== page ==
Wednesday, June 9, 2010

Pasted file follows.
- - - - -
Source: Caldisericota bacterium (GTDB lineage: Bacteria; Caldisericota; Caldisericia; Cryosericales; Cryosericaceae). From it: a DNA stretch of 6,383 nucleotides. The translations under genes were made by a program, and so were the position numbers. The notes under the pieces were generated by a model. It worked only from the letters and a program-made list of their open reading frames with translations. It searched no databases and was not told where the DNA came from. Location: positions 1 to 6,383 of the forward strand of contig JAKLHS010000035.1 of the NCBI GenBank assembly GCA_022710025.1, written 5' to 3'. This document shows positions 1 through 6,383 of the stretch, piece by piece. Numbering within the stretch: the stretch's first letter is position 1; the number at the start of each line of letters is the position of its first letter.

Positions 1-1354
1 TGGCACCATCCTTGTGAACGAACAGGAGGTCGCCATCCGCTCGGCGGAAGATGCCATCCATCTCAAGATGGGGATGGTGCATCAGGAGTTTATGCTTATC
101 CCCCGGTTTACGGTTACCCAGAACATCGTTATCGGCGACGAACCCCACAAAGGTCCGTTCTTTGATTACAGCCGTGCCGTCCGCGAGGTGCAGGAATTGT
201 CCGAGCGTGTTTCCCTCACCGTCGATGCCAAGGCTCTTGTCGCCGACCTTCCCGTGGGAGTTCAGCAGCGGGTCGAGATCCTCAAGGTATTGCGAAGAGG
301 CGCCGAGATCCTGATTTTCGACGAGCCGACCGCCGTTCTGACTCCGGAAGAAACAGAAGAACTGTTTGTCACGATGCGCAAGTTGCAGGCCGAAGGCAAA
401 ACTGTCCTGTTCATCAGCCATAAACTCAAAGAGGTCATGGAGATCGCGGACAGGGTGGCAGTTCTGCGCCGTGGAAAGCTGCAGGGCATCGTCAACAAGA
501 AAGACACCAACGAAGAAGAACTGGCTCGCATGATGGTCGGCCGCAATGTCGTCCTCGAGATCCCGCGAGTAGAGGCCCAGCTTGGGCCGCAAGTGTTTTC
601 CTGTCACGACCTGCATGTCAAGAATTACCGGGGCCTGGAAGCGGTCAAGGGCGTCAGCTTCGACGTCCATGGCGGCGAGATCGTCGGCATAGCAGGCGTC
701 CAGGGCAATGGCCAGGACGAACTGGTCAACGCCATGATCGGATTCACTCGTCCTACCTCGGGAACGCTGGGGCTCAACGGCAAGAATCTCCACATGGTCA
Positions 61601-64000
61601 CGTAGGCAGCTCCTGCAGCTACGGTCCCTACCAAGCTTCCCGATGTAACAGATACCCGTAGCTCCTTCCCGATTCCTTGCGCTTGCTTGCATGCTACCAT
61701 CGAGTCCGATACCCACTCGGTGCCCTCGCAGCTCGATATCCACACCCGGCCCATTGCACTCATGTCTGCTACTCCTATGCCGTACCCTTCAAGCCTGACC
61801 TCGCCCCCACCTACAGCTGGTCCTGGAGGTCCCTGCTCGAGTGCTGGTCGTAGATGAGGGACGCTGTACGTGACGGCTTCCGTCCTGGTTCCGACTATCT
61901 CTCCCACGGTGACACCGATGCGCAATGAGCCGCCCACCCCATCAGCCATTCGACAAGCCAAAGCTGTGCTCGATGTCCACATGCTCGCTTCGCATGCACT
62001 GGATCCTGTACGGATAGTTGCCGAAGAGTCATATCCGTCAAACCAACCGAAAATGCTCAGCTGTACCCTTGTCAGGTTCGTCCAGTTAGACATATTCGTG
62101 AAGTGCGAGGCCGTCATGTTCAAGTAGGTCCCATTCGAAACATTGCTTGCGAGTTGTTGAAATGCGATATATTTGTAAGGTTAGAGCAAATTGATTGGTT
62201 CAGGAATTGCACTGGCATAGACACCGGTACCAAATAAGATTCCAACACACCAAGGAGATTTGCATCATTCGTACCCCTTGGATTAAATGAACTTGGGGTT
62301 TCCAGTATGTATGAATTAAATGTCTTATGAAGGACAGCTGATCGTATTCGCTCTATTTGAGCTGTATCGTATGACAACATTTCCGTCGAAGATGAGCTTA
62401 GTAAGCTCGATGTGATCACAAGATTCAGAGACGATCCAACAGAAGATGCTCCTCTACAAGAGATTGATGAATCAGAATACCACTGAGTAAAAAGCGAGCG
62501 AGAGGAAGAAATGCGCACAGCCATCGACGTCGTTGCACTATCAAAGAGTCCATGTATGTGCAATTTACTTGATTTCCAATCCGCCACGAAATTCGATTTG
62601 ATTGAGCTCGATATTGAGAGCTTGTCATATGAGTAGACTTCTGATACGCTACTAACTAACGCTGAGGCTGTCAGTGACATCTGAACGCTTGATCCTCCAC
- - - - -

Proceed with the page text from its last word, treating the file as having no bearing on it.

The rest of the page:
A surprising and frustrating run thru last night. Surprising because I decided at one point to pull everything back and see what happens. Frustrating because I never knew what barnyard animal was going to introduce itself into one of my monologues. It was a variation of the "no obligation" rehearsal for me. This is something my friend, the very fine actor John Bader, passed onto me. It means "no obligation to the audience." I have done it before but I'd never heard it called that. By "no obligation" he is talking about not caring whether the audience can hear you or not. It is, obviously, purely for rehearsal. However, having said that, it can be tremendously beneficial to the actor. Personally, it allows me to discover things in my work that I normally wouldn't give any thought to. It gives me the freedom to take some big, clumsy, awkward pauses that normally I would never do. But since my obligation is solely to the other actor onstage, I don't feel bad about taking them. I took a few of them last night and fortunately I'm working with some crackerjack actors that stayed right with me.